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Macroeconomic volatilities and the labor market: first results from the euro experiment

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  • Merkl, Christian
  • Schmitz, Tom

Abstract

This paper analyzes the effects of different labor market institutions on inflation and output volatility. The eurozone offers an unprecedented experiment for this exercise: since 1999, no national monetary policies have been implemented that could account for volatility differences across member states, but labor market characteristics have remained very diverse. We use a New Keynesian model with unemployment to predict the effects of different labor market institutions on macroeconomic volatilities. In our subsequent empirical estimations, we find that higher labor turnover costs have a statistically significant negative effect on output volatility, while replacement rates have a positive effect, both of which are in line with theory. Real wage rigidities do not seem to play much of a role. This result is in line with our employed labor market model, but stands in stark contrast to the search and matching model. While labor market institutions have a large effect on output volatility, they do not seem to have much of an effect on inflation volatility. Our estimations indicate that the latter is driven instead to a certain extent by differences in government spending volatility.

Suggested Citation

  • Merkl, Christian & Schmitz, Tom, 2009. "Macroeconomic volatilities and the labor market: first results from the euro experiment," Kiel Working Papers 1511, Kiel Institute for the World Economy (IfW).
  • Handle: RePEc:zbw:ifwkwp:1511
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    Cited by:

    1. Gnocchi, Stefano & Lagerborg, Andresa & Pappa, Evi, 2015. "Do labor market institutions matter for business cycles?," Journal of Economic Dynamics and Control, Elsevier, vol. 51(C), pages 299-317.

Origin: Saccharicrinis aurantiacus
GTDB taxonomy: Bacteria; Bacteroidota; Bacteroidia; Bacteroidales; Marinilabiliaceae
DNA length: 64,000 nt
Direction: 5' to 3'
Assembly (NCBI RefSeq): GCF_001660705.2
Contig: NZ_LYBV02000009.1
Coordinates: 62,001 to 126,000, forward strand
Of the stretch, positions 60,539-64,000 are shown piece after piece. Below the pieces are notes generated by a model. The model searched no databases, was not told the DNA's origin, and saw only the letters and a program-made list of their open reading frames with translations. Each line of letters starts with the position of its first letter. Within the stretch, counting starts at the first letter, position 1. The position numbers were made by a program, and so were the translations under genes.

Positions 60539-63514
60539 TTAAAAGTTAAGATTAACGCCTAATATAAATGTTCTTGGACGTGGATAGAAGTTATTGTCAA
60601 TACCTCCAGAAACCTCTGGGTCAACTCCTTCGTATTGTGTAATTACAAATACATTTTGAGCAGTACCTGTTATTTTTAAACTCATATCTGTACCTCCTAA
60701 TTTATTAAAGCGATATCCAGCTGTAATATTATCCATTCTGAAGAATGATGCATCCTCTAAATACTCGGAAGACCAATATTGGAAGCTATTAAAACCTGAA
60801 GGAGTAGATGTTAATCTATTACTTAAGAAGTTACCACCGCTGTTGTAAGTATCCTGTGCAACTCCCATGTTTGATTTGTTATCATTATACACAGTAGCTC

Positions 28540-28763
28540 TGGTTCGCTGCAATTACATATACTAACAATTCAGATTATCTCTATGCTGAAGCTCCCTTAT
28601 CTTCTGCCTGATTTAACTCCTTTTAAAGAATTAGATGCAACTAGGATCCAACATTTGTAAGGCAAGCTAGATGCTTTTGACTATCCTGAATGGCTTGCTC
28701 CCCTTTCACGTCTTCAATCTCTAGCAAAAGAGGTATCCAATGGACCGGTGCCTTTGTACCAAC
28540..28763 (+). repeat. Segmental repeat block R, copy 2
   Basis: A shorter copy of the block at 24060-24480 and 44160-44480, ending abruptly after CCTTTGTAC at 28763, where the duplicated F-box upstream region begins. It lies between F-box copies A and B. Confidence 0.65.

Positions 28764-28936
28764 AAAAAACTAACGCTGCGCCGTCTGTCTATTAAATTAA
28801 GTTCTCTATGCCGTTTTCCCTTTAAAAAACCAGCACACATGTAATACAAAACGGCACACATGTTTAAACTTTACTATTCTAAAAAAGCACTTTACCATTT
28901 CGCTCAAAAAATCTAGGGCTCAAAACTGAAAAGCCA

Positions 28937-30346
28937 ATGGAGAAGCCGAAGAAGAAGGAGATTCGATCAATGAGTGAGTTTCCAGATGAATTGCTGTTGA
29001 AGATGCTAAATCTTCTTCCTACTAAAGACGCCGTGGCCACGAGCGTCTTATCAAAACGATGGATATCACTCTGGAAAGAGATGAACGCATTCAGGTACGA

2. Abbritti, Mirko & Weber, Sebastian, 2010. "Labor market institutions and the business cycle Unemployment rigidities vs. real wage rigidities," Working Paper Series 1183, European Central Bank.
    3. Fabio Rumler & Johann Scharler, 2011. "Labor Market Institutions And Macroeconomic Volatility In A Panel Of Oecd Countries," Scottish Journal of Political Economy, Scottish Economic Society, vol. 58(3), pages 396-413, July.
    4. Tim Schwarzmüller & Nikolai Stähler, 2013. "Reforming the labor market and improving competitiveness: an analysis for Spain using FiMod," SERIEs: Journal of the Spanish Economic Association, Springer;Spanish Economic Association, vol. 4(4), pages 437-471, November.
    5. Ester Faia & Wolfgang Lechthaler & Christian Merkl, 2014. "Labor Selection, Turnover Costs, and Optimal Monetary Policy," Journal of Money, Credit and Banking, Blackwell Publishing, vol. 46(1), pages 115-144, February.
    6. Bartels, Bernhard, 2009. "The monetary transmission mechanism in the euro area: A VAR-analysis for Austria and Germany," Kiel Advanced Studies Working Papers 452, Kiel Institute for the World Economy (IfW).
    7. Gartner, Hermann & Merkl, Christian & Rothe, Thomas, 2012. "Sclerosis and large volatilities: Two sides of the same coin," Economics Letters, Elsevier, vol. 117(1), pages 106-109.
    8. CAMILLI, Andrea; LAGERBORG, Andresa, 2017. "Do Labor Market Institutions Matter for Fertility?," Economics Working Papers ECO 2017/07, European University Institute.
    9. Fabrizio Mattesini & Lorenza Rossi, 2012. "Monetary Policy and Automatic Stabilizers: The Role of Progressive Taxation," Journal of Money, Credit and Banking, Blackwell Publishing, vol. 44(5), pages 825-862, August.
    10. Campolmi, Alessia & Faia, Ester, 2011. "Labor market institutions and inflation volatility in the euro area," Journal of Economic Dynamics and Control, Elsevier, vol. 35(5), pages 793-812, May.
    11. Lochner, Benjamin, 2014. "Employment protection in dual labor markets: Any amplification of macroeconomic shocks?," FAU Discussion Papers in Economics 14/2014, Friedrich-Alexander University Erlangen-Nuremberg, Institute for Economics.
    12. Merkl, Christian, 2009. "The inflation-output tradeoff: which type of labor market rigidity is to be blamed?," Kiel Working Papers 1495, Kiel Institute for the World Economy (IfW).

    More about this item

    Keywords

    Labor market institutions; macroeconomic volatility; monetary policy; firing costs; unemployment benefits; replacement rate;

    JEL classification:

    • E24 - Macroeconomics and Monetary Economics - - Consumption, Saving, Production, Employment, and Investment - - - Employment; Unemployment; Wages; Intergenerational Income Distribution; Aggregate Human Capital; Aggregate Labor Productivity
    • E32 - Macroeconomics and Monetary Economics - - Prices, Business Fluctuations, and Cycles - - - Business Fluctuations; Cycles
    • J64 - Labor and Demographic Economics - - Mobility, Unemployment, Vacancies, and Immigrant Workers - - - Unemployment: Models, Duration, Incidence, and Job Search

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